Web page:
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Re: Help: General Protection Fault caused by Mathematica for Windows

In article <3ov06r$995 at>,
   ddonne at (David Donne) wrote:
->Expert Readers of This Group:

That lets me out, but won't deter me.  :-)

->   Please help me with the following General Protection Fault problem.
->   I always get General Protection Fault message when I run Mathematica
->on my 486DX2/50 on some occasions. Specifically, I tried to expand
->(1+x)^150 in Mathematica and I got the following message:
-> First message:  Application Error: Math caused a general protection 
->                 fault in module 256_1024.drv at 0002:48FA. Close or
->                 Ignore?
-> When I tried to close, a second message came up:
-> Second message: EMM386 has deteced error #6 in an application at
->                 memory address 00B8:0BA0. ...EMM386 has haulted your 
->		 computer.
-> Note: When I expanded (1+x)^140, there was no problem. My computer is
->       a Packard Bell 486DX2/50 with 8MB of RAM. The Windows swapfile
->       is 20MB (Windows recommends ~24MB). The video driver is Cirrus
->       Logic GL5424 Version 1.43. Windows version is Windows for 
->       Workgroups v3.11. Math version is Math v2.2.1 for Windows.
->       This is the only GPF I got for all the programs on my computer.

Wow!  I get GPFs or their siblings ("Your system has become busy or 
unstable...") all too frequently.

->       At the time it happened, Mathematica reported there was ~6000K 
->       memory available.
->       The relavent lines in CONFIG.SYS:
->           DEVICE=C:\windows\himem.sys
->           DEVICE=C:\windows\emm386.sys ram  
-> What could be the problem? How to fix it? Any info would be greatly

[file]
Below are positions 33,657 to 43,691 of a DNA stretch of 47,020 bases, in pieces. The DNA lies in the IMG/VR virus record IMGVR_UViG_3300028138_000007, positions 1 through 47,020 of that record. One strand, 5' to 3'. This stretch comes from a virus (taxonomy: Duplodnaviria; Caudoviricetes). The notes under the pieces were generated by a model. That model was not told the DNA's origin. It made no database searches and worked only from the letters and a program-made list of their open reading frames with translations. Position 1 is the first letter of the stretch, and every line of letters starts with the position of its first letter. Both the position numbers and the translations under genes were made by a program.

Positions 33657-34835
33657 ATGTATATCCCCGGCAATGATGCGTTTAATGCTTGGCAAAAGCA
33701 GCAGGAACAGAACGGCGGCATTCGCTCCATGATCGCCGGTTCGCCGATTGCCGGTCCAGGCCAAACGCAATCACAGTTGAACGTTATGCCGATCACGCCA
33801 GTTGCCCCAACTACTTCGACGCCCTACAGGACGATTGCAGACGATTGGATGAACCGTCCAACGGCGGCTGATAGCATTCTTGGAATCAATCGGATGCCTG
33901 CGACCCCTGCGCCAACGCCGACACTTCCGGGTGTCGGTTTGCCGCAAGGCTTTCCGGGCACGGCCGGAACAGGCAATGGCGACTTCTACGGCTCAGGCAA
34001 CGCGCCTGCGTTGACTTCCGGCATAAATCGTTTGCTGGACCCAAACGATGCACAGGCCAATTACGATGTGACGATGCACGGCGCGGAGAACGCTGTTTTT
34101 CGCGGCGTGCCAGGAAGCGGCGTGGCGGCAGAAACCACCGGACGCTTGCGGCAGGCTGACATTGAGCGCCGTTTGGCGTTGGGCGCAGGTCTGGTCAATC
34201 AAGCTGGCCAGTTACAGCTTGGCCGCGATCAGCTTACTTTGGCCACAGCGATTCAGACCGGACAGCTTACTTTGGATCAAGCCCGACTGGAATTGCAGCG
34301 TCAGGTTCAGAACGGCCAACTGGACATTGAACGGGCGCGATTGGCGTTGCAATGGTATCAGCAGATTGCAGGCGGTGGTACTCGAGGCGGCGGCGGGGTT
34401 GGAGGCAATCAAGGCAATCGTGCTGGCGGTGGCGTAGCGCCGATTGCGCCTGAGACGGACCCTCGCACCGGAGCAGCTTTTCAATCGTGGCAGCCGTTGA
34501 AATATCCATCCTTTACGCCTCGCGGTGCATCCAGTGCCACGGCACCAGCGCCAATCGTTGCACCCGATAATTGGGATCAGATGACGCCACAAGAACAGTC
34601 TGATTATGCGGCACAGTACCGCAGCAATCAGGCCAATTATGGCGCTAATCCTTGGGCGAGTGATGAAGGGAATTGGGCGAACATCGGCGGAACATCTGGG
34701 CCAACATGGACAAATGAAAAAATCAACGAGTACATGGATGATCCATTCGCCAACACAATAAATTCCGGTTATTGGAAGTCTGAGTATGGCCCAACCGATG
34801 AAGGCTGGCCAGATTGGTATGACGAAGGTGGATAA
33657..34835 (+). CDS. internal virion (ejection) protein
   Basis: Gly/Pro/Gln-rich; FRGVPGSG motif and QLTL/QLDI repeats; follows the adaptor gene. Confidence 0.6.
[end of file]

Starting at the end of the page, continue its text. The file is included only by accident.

-> appreciated.
->David Donne
->Purdue University
->ddonne at

This is just a guess, since I don't have a Cirrus video card, but the name 
256_1024.drv sounds like a hi-res video driver (.drv being the extension 
Windoze prefers for drivers).  Maybe Mma got to the point of composing your 
output for display and hemorrhaged (or caused the video driver to do so) 
due to the sheer length of the output.  The second message is probably a 
cascade effect of the first problem - something may have messed with a 
piece of allegedly protected memory it wasn't supposed to touch.  You can 
test this hypothesis by evaluating

   junk = (1+x)^150;

which will do the same calculation but (courtesy of the semicolon) suppress 
printing of the result.


* Paul A. Rubin                                  Phone: (517) 432-3509   *
* Department of Management                       Fax:   (517) 432-1111   *
* Eli Broad Graduate School of Management        Net:   RUBIN at MSU.EDU    *
* Michigan State University                                              *
* East Lansing, MI  48824-1122  (USA)                                    *
Mathematicians are like Frenchmen:  whenever you say something to them,
they translate it into their own language, and at once it is something
entirely different.                                    J. W. v. GOETHE

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